UNSC Resolution 2427 explained

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Resolution 2427

The United Nations Security Council (UNSC) has adopted Resolution 2427 to provide a legal framework for mainstreaming the rights, well-being, protection, and empowerment of children in armed conflicts. The resolution also aims to combat the recruitment of children by Non-State armed groups and treat the formerly recruited children primarily as victims. The resolution was unanimously approved by the 15 member council.


  • The 15‑member Council committed to taking concrete action in response to serious abuses and violations of human rights — including those of children — which could constitute early indications of descent into conflict.
  • The resolution strongly condemns recruitment and use of children in armed conflicts as well as their re-recruitment, rape, maiming, killing and any other form of abduction or sexual violence.
  • It also condemns attacks against schools and hospitals and denial of humanitarian access by parties to armed conflict and all other violations of international law committed against children in situations of armed conflict.
  • It demands that all relevant parties immediately put end to such practices and take special measures to protect children.
  • It also emphasizes the responsibility of all states to put end to immunity; investigate and prosecute those responsible for war crimes, crimes against humanity, genocide and other conspicuous crimes committed against children.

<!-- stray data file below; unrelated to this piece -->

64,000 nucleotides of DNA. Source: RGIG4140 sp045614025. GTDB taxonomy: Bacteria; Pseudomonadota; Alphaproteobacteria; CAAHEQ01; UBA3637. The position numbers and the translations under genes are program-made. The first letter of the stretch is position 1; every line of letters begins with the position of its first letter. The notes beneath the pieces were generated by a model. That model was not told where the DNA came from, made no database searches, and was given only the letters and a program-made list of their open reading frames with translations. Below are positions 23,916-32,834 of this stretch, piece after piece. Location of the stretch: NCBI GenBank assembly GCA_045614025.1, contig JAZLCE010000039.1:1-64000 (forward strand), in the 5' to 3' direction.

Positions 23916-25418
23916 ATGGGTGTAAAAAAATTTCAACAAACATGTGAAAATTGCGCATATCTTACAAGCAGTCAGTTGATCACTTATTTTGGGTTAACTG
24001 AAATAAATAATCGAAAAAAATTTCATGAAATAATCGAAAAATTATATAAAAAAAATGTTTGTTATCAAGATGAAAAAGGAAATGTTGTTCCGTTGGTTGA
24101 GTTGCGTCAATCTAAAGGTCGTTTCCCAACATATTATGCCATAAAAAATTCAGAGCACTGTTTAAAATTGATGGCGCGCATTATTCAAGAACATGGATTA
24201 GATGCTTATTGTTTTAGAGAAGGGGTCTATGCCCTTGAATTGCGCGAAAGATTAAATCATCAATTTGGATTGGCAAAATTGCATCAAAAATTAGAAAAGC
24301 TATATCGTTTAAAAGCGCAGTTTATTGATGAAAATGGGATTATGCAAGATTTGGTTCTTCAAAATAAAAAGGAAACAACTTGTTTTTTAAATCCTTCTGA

• It recapitulates the Security Council’s readiness in adopting graduated and targeted measures against persistent perpetrators of violations and abuses against children.
  • It calls on the UN and the member states to mainstream child protection into all relevant activities in the prevention of during conflict and post-conflict situations, with the aim of sustaining peace and preventing conflict.
  • It reiterates the importance of ensuring that children continue to have access to basic services during the conflict and post-conflict periods, including education and health care.
  • It urges the member states of the UN, bodies and civil society to take into account, specifically, girls’ equal access to education.
  • It also stresses the importance of long-term and sustainable funding for mental health and psychosocial programming in humanitarian contexts.
  • It aims at ensuring all affected children receive timely and sufficient support
  • It encourages the donors to integrate mental health and psychosocial services in all humanitarian responses.

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